BJP Gets a Nod From The Goan Capital

Panjim’s Verdict

by Crespo D'Souza

Siddharth Kuncalienker

BJP Gets a Nod From The Goan Capital

But Resting On Its Laurels Would Be Perilous

The votes are in and Panjim has decided. The state assembly seat held by Manohar Parrikar before he became India’s Defense Minister, prescription will go to Siddharth Kuncalienker, also of the ruling party. The irony of the verdict was that his nearest rival, the Congress Party’s Surendra Furtado, is actually a decent fellow who very well may have been a more effective MLA than the man who beat him.

In the end, however, the point is moot because the truth is these elections had little to do with either Kuncalienker or Furtado. Instead, they were more about Panjimites’ affection for Parrikar, who campaigned personally for his party at home despite his duties in New Delhi, and their pride at seeing this son of Goa reach such lofty heights. The election was also a clear indication of the political bankruptcy of Goa’s Congress Party, which could have put up Mahatma Gandhi himself in this balloting and still lost. The vote was also a testament to the large number of Panjim voters who saw personal and financial benefits from supporting the BJP.

The Goa vote, like six other assembly constituencies across the country which also witnessed by-polls, sent an unmistakable message to all those calling an early end to the Narendra Modi-BJP honeymoon. Yes, the ruling party was trounced in New Delhi. But in Goa and other places around India, the party is showing itself to still have substantial firepower.

BJP politicians resting on their laurels will do so at their own risk, to be sure. In the end, the voters of Panjim expect results – a growing economy, a clean city, public services that work, a commitment to putting the people’s needs first. The Congress is where it is because it failed to deliver. And that is a cautionary tale for the BJP.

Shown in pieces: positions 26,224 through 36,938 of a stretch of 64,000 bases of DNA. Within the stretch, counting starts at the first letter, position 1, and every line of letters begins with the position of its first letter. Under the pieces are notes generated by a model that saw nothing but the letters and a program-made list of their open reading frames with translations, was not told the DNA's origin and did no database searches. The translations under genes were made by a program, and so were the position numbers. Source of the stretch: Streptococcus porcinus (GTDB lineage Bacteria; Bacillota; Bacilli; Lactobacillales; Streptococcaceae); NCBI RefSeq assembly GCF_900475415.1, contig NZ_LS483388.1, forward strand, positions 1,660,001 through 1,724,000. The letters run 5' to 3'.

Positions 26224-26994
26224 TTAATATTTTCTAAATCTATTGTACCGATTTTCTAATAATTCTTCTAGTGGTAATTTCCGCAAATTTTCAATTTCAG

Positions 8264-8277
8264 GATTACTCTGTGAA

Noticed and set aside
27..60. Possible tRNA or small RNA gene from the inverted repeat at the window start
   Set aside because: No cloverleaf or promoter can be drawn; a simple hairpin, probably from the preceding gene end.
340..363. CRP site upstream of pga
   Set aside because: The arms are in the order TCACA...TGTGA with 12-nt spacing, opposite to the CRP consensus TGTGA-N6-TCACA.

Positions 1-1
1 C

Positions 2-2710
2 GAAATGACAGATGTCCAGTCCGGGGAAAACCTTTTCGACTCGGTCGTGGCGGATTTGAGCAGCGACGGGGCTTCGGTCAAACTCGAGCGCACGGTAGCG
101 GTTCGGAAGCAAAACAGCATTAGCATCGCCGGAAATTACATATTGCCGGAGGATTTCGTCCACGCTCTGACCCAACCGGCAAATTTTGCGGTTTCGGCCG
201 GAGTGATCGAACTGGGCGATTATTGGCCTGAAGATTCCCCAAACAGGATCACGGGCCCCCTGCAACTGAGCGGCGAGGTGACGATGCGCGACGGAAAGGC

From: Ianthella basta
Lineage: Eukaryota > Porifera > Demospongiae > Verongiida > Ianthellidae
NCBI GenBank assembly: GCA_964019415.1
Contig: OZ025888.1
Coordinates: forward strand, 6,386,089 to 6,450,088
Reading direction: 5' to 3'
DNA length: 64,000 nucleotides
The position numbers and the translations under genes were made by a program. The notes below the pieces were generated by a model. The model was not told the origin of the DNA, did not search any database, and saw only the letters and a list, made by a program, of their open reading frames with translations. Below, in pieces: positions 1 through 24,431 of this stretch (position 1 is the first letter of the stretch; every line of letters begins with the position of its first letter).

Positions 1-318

Kuncalienker defeated Furtado by more than 5,000 votes in the Feb. 13 election, garnering a vote share of more than 60%. Two other independent candidates, Sadanand Vaigankar, a former BJP loyalist, and Samir Kelekar, an IIT-ian who tried to project himself as a credible alternative to the other parties, failed to achieve four figure votes.

The results surprised no one, with Congress conceding at its post-election press conference that “defeat was expected.” As in other assembly votes, people placed their bets on the ruling horse.

“This is a pattern that has been evident for quite some time now, where people do not want to upset the apple cart. During by elections, by and large they vote in favour of the ruling party,” Congress spokesperson Ramakant Khalap said.

It has to be noted that the election would not have altered the Goa state government no matter how it turned out. The government’s three-fourths majority in a house of 40 wouldn’t be affected if its number were reduced by one. Still, winning the vote was a matter of pride for Parrikar and the BJP, and losing would have been a serious embarrassment.

For the Panjim voter and party workers, continued patronage of BJP seemed like a logical choice. For one, the party is known to be vindictive of those who betray it, and many hoped their loyalty would be rewarded.